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Swift - Switch Statement



The Switch statement in Swift language is used to execute one of many code statements. It can be considered as group of If-else statements.

Syntax

switch (expression){
  case 1:
     statement 1
     break //optional
  case 2:
     statement 2
     break //optional
     ...
     ...
     ...
  case N:
     statement N
     break //optional
  default:
     default statement
} 

The switch expression is evaluated and matched with the cases. When the case matches, the following block of code is executed.

Flow Diagram:

Swift Switch

Example:

In the example below, the switch expression is a variable called i with value 2 which is matched against case values. When the case value matches with expression value, the following block of code is executed.

var i:Int = 2
switch(i){
  case 1: 
    print("Red")
  case 2: 
    print("Blue")
  case 3: 
    print("Green")
  default:
    print("No color is set.")
}

The output of the above code will be:

Blue

default, break and fallthrough statements

In swift, a switch statement must include default statement. The break and fallthrough statements are optional here.

  • Default Case: Default Statement is executed when there is no match between switch expression and test cases.
  • Break Statement: Break statement is used to get out of the switch statement after a match is found. Swift don't fall through the bottom of each case and into the next one by default. Instead, the entire switch statement finishes its execution as soon as the first matching switch case is completed, without requiring an explicit break statement.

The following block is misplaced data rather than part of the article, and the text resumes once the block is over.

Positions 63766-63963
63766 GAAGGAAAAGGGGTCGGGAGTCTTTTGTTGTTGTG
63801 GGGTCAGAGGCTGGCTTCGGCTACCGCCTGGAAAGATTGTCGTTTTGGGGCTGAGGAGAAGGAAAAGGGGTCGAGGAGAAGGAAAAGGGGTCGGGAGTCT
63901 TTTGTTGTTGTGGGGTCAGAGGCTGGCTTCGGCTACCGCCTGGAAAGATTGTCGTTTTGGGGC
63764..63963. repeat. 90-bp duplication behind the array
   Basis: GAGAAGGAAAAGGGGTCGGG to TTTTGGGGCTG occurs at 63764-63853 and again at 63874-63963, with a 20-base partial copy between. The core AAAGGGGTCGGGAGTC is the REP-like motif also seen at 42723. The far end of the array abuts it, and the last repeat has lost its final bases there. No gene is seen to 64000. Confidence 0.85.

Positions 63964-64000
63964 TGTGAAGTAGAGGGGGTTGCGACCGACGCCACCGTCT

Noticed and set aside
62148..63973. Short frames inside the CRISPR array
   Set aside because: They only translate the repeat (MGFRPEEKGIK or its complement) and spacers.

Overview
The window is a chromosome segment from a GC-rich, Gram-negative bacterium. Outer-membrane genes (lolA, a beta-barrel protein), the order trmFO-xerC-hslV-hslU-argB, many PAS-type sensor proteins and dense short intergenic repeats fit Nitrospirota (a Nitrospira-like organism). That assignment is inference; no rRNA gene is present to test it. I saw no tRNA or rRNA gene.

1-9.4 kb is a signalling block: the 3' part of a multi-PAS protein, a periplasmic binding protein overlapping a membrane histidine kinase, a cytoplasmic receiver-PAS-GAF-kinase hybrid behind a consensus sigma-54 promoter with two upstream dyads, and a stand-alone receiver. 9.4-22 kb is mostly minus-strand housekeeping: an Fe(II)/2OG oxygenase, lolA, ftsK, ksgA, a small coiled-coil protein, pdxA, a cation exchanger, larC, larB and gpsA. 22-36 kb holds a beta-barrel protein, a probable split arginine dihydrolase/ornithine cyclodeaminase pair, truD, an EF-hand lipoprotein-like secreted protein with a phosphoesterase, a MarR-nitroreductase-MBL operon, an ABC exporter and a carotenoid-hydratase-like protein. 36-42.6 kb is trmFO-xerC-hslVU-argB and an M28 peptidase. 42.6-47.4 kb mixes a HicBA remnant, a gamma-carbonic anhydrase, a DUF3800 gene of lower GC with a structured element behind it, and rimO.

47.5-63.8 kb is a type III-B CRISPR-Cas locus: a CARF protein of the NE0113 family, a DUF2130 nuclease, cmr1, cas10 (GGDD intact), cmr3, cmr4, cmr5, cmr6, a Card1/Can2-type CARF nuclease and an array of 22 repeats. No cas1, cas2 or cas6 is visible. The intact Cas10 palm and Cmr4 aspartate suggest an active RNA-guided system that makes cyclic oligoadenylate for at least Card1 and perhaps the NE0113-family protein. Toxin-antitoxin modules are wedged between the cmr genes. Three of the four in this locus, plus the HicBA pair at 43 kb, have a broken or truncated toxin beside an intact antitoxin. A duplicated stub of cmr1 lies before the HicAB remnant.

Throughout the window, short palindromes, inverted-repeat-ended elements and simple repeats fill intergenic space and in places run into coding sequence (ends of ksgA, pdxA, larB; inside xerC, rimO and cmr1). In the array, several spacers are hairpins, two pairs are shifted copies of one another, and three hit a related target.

• Fallthrough Statement: fallthrough statement is used to fall through the subsequent case statements available below to matching case statement.

Example: Default statement

In the example below, the switch expression is a variable called i with value 10 which is matched against case values. As there is no case that matches with value 10, hence default block of code gets executed.

var i:Int = 10
switch(i){
  case 1: 
    print("Red")
  case 2: 
    print("Blue")
  case 3: 
    print("Green")
  default:
    print("No color is set.")
}

The output of the above code will be:

No color is set.

Please note that, the default statement must be placed at the bottom of the switch statement.

Example: Break and Fallthrough statements

Consider the example below, where fallthrough statement is used to fall through the subsequent case statements available below to matching case statement.

var i:Int = 3
switch(i){
  case 1: 
    print("Red")
  case 2: 
    print("Blue")
  case 3: 
    print("Green")
    fallthrough
  case 4: 
    print("White")
    fallthrough
  case 5: 
    print("Black")
    break
  case 6: 
    print("Yellow")
  default:
    print("No color is set.")
}

The output of the above code will be:

Green
White
Black

Common code blocks

There are instances where same code block is required in multiple cases.

Example:

In the example below, same code block is shared for different switch cases.

var i:Int = 10
switch(i){
  case 1: 
    print("Red")
  case 2, 10:
    print("Blue")
  case 3, 4, 5:
    print("Green")
  default:
    print("No color is set.")
}

The output of the above code will be:

Blue

Adding more conditions in case statements

Swift gives the flexibility to add more conditions in case statements of a switch expression. This can be achieved by using where expression.

Example:

In the example below, the second, third and fourth case statements, all use where expressions to match ranges of numbers.

var i:Int = 50
switch(i){
  case 1: 
    print("Red")
  case let i where i == 2 || i == 10:
    print("Blue")
  case let i where i == 3 || i == 4 || i == 5:
    print("Green")
  case let i where i > 10:
    print("Yellow")    
  default:
    print("No color is set.")
}

The output of the above code will be:

Yellow

5